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I have a class that stores a list of lists in a matrix style, and it can just be indexed like [x,y].

Right now I have these set:

test_dict = {1:"cow",2:"horse"}

randommap = mapArray(None, (20,20))

random map is just filled with lists of 1s. So any index will return a 1. But here is where I get lost, maybe because of a misunderstanding about how dictionaries work:


That obviously gives back "cow" and

randommap[1,1] #or any two x,y values up to 20 for that matter

gives me a value of 1.

But how come this gives me a key error:


In isolation, indexing randommap there gives me a value of 1, so shouldn't that 1 be supplied as an index for test_dict, thus returning me "cow"?

Update: These are the two methods I presume are causing the issue. It appears that they are returning strings instead of integers, but I don't know If I quite understand the difference between the two.

def __str__(self):
    return str(self.mapdata)

def __repr__(self):
    return str(self.mapdata)

Here is the overloaded __getitem__ method:

def __getitem__(self, (x,y)):
    #Just reverses it so it works intuitively and the array is 
    # indexed simply like map[x,y] instead of map[y][x]
    return mapArray(self.mapdata[y][x])

Sorry the formatting seems to have been messed up a bit.

share|improve this question
What is the output of type(randommap[1, 1])? – Jolly Jumper Aug 10 '12 at 16:16
perhaps randommap returns a string '1'? – Ryan Haining Aug 10 '12 at 16:16
It would be useful if you posted the full traceback of your KeyError. – Joel Cornett Aug 10 '12 at 16:18
But wouldn't the value returned in this instance be determined by __getitem__? – Ryan Aug 10 '12 at 16:30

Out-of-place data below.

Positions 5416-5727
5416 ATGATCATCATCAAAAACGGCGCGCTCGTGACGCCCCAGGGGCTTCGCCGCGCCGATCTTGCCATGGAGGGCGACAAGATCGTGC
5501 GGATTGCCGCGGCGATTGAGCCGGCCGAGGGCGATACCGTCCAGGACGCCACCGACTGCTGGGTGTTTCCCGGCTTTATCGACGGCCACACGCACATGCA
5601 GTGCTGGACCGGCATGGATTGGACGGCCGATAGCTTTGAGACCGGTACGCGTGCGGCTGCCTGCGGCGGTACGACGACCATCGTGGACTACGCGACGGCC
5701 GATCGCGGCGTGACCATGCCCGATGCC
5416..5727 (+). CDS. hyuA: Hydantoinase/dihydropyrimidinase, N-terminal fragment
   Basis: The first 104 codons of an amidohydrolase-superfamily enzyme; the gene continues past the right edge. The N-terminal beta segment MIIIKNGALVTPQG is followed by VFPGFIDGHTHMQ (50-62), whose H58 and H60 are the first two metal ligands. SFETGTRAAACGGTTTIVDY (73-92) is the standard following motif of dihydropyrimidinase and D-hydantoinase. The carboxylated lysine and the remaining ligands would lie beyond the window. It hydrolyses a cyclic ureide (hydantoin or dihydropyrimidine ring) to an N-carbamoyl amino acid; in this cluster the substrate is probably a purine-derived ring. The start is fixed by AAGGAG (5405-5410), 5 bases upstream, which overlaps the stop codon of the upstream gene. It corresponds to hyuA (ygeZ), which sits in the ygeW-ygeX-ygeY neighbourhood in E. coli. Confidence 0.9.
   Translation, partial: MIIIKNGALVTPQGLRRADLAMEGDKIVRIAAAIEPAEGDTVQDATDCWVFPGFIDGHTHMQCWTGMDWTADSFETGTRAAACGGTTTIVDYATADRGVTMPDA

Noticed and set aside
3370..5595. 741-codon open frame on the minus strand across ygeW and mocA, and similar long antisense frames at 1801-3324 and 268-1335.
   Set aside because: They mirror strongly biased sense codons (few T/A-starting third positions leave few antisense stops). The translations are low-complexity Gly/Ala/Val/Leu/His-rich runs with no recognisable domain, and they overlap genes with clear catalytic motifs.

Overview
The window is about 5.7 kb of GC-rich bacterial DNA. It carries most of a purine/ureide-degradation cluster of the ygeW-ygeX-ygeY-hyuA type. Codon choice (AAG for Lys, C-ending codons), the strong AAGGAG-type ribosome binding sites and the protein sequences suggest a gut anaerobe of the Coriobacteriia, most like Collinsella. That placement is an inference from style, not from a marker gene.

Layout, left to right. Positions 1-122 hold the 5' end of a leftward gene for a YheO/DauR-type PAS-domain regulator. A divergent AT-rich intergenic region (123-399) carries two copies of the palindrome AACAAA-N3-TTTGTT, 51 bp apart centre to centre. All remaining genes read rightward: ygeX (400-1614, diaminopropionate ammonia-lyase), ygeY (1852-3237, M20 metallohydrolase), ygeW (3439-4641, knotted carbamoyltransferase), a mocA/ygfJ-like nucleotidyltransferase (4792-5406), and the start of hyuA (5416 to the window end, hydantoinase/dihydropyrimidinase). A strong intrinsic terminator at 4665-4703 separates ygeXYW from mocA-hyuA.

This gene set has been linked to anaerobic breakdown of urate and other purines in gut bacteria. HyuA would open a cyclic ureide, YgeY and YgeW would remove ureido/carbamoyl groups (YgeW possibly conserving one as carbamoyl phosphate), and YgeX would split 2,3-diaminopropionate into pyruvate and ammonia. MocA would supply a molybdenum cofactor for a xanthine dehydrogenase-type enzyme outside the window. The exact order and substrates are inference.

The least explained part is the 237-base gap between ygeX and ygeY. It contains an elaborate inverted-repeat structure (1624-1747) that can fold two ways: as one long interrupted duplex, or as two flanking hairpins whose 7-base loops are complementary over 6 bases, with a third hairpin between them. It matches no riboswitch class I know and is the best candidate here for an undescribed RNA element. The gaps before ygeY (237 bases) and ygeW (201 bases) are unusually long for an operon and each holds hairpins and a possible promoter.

Ah good point - I thought the OP had posted that overload too. @Ryan: could you post if you overloaded that too? – jmetz Aug 10 '12 at 16:32
up vote 0 down vote accepted

Given the updated question, it seems that __getitem__ returns a new mapArray.

I think your overloaded __getitem__ should be something like

def __getitem__(self, (x,y)):
    return self.mapdata[y][x] 

instead, (assuming that the [y][x] order is intentional).

share|improve this answer
Ah, that seemed to fix it. Not quite sure why I had that there in the first place, but thank you for your help! – Ryan Aug 10 '12 at 17:02

There is a difference between 1 (and integer), "1" (a string), and any custom class whose __repr__() method returns the string "1" when called. They will all be printed as 1 in the console, but are not equivalent for dict look-ups.

You need to check that type(randommap[1, 1]) is indeed an int.

Update: Your __getitem__ method doesn't return integers, it returns a new instance of your mapArray class. Did you mean to return just the values themselves? E.g.:

def __getitem__(self, (x,y)):
    #Just reverses it so it works intuitively and the array is 
    # indexed simply like map[x,y] instead of map[y][x]
    return self.mapdata[y][x]
share|improve this answer
He can cast the return to make sure its an int with test_dict[int(randommap[1, 1])], but that could raise a ValueError if the value returned by randommap can't be cast to an integer. – Joe Day Aug 10 '12 at 16:18
@JoeDay: Since we are all guessing here let's stick to troubleshooting information. :-) – Martijn Pieters Aug 10 '12 at 16:19
type(randommap[1,1]) gives me <class '__main__.mapArray'>. I am new to operator overloading, so this class probably has some issues. – Ryan Aug 10 '12 at 16:23
@Ryan: either update the question (or better yet), create a new one. Comments are not suited for troubleshooting. – Martijn Pieters Aug 10 '12 at 16:26

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